HPD reverses decision, will show training video with imprisoned - Hawaii News Now - KGMB and KHNL

HPD reverses decision, will show training video with imprisoned officer to recruits

HONOLULU (HawaiiNewsNow) -

The Honolulu Police Department has reversed course and will show a training video featuring imprisoned former officer Vince Morre to recruits, in the wake of a Hawaii News Now story on the issue.

HPD announced Wednesday on its Facebook page that the video, produced by HPD, would be used in training at the police academy.

The video shows an emotional Morre and fellow former officer Nelson Tamakyori talking about how their actions had serious consequences for themselves, their family and their fellow officers.

In a statement on Facebook, HPD said, ""Based on community support and feedback, HPD has decided to incorporate the video into its training curriculum for officers and recruits. The earlier decision not to use the video was based on concerns that some of the ex-officers’ comments were of a highly personal nature. In light of the video being made public, the department plans to use the video for future training."

Morre is now in a federal prison in California, serving 30 months for an attack that was caught on surveillance video at an Ala Moana game room.

He could have gotten five years in prison for violating the civil rights of two men he punched, kicked and threw a stool at in that game room in 2014. But federal Judge Michael Seabright took the training video into consideration.

The video shows both former officers warning recruits about losing their temper and the impact one mistake can have on their careers, their lives and their families.

Morre breaks down during the 15-minute video at several points, including when he talks about what the case has done to his wife, their 2-year old daughter, and his fellow officers.

"I just lost it," Morre tells the HPD captain conducting the interview, referring to the game room attack. "My actions affected so many people, so many good people. It breaks my heart."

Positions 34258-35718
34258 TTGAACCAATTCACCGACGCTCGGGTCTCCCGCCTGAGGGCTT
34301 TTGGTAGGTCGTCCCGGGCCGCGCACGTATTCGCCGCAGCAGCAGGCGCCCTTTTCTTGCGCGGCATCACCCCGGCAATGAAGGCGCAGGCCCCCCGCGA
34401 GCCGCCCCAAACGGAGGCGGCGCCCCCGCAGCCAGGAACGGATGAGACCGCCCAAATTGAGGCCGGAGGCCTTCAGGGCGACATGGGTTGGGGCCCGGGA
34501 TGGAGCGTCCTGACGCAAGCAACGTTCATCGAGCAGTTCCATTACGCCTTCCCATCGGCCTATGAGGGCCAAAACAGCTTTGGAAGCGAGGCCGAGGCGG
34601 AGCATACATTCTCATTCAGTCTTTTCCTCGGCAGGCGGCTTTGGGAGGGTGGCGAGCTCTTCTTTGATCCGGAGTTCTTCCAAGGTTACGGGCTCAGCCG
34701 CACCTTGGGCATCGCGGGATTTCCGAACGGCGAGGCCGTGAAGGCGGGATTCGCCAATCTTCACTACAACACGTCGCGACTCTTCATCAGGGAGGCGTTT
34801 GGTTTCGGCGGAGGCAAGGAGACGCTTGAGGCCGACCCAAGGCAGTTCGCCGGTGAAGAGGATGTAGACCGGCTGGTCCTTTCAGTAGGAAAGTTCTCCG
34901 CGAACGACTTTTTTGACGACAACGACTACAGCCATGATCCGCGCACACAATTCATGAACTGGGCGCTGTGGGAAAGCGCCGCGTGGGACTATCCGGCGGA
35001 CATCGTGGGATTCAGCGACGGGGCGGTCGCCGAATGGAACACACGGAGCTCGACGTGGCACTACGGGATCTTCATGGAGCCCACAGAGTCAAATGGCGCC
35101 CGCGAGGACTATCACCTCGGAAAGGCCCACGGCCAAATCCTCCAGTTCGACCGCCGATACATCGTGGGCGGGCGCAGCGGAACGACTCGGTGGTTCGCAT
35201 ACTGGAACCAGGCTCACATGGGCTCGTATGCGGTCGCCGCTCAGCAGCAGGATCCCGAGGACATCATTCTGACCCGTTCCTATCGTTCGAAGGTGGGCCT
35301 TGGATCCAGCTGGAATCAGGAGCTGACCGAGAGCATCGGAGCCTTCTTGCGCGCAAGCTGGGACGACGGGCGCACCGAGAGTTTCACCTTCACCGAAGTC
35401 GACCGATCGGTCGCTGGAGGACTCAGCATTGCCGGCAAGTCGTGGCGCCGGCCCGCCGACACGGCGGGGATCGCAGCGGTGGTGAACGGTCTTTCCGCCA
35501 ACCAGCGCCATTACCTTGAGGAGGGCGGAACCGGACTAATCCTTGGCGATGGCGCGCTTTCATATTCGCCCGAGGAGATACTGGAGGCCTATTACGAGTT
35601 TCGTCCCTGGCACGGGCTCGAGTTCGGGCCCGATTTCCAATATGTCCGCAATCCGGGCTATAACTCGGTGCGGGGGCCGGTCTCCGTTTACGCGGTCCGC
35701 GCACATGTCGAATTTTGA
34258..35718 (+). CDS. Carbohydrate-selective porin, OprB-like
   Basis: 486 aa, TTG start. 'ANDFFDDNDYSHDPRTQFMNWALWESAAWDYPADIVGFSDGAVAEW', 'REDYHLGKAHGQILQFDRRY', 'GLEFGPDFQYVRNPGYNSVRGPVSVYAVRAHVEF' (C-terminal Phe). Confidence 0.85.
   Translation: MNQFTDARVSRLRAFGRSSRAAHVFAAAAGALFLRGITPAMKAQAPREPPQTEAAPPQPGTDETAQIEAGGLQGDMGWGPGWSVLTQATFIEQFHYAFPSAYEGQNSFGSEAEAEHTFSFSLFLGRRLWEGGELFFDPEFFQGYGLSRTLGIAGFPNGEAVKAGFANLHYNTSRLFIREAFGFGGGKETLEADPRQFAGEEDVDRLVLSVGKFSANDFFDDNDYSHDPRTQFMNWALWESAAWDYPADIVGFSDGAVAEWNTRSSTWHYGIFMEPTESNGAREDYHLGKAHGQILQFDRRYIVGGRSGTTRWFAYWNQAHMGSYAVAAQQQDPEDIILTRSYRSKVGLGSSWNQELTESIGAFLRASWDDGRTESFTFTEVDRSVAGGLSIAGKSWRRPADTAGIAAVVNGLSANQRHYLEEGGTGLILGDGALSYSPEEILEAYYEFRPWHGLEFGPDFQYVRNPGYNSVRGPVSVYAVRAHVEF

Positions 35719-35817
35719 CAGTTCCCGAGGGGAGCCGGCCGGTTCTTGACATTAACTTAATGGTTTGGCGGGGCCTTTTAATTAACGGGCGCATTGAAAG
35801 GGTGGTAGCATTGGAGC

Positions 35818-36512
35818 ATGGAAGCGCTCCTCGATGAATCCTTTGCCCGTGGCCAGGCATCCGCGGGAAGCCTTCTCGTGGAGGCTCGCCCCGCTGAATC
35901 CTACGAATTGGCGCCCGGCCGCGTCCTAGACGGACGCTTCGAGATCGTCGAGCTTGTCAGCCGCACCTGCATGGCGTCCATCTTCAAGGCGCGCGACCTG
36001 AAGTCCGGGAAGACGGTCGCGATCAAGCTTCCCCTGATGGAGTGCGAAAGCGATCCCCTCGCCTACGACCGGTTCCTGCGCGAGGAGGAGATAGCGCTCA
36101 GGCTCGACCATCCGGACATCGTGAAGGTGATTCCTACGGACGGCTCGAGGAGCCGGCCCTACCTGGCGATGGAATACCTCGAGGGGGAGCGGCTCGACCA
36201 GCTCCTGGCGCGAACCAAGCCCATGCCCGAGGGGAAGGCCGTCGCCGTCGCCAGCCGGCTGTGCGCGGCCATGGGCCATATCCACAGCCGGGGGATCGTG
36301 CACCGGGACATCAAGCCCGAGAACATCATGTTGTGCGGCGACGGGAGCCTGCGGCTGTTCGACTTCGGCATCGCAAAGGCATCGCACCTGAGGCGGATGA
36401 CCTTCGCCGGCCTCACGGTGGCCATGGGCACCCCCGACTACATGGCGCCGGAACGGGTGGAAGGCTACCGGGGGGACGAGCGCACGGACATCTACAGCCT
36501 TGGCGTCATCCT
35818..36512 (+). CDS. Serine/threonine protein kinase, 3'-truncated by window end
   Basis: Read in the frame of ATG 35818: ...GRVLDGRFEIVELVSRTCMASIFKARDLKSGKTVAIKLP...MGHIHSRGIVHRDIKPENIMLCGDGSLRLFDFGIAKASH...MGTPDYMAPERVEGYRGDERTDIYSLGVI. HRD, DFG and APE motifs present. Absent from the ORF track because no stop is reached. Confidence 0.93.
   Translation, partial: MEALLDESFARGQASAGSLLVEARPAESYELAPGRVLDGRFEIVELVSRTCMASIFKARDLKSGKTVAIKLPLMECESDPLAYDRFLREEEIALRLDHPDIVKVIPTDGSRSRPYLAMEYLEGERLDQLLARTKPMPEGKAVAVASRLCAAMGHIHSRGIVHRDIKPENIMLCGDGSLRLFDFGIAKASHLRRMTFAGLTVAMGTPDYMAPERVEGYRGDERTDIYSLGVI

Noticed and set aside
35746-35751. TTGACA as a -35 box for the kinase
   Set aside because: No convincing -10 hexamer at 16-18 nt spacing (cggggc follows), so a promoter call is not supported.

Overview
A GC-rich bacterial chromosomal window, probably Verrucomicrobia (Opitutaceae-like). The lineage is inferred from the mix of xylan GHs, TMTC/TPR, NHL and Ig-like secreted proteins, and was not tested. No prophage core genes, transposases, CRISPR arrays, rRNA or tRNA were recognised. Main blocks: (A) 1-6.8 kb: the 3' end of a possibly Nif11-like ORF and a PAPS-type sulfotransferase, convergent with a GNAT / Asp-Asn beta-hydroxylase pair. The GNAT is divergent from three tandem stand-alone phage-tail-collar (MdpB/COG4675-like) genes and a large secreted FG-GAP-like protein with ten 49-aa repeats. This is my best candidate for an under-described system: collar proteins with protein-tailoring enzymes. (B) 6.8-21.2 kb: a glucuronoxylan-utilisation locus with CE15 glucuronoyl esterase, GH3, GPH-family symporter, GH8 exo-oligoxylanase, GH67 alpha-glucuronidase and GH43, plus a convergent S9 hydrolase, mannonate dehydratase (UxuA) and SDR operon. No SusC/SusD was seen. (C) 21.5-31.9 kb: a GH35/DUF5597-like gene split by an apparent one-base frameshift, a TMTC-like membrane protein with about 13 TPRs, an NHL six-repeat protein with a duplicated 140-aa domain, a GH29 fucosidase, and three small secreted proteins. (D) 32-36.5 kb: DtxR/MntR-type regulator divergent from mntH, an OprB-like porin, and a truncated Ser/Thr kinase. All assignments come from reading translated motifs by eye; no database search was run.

Tamayori was convicted for trying to cover up the crime. He saw Morre attack the man and didn't stop it.

In the video, Tamayori said he was "sick to my stomach" while watching the events unfold.

"I couldn't believe what I just saw."

Tamayori also describes life after pleading guilty to the charges. He is on probation but says he has been turned down for most jobs, and has been forced to work four, part-time jobs. The wages from his part-time jobs are lower than what he was earning as an officer.

"I didn't speak up when I was supposed to and now this is what I'm going through. I'm going to be a convicted felon," he tells the captain.

Morre says being away from family for 30 months will be difficult, especially being away from his two-year old girl,"I'm not going to lie, I break down, and she comes to me, gives me a napkin and wipes my eyes, I'm like, damn."

The training video ends with Morre reminding recruits to remember his story to prevent future similar incidents from happening.

Morre's attorney said HPD's initial decision to keep the training video away from recruits was disappointing.

"HPD worked very hard with Vince to make something positive out of this obviously very negative experience," said attorney David Hayakawa, "They put a lot of time and effort into producing this video. It is my hope that they integrate it into their program."

Honolulu police would not tell us why they decided not to use the video.

In the video, Morre's final message to future police officers was to keep his case in mind on the streets.

"Keep it in your head, because I guarantee you this is not the last time this is going to happen," he said. "I don't want anybody to go through this."

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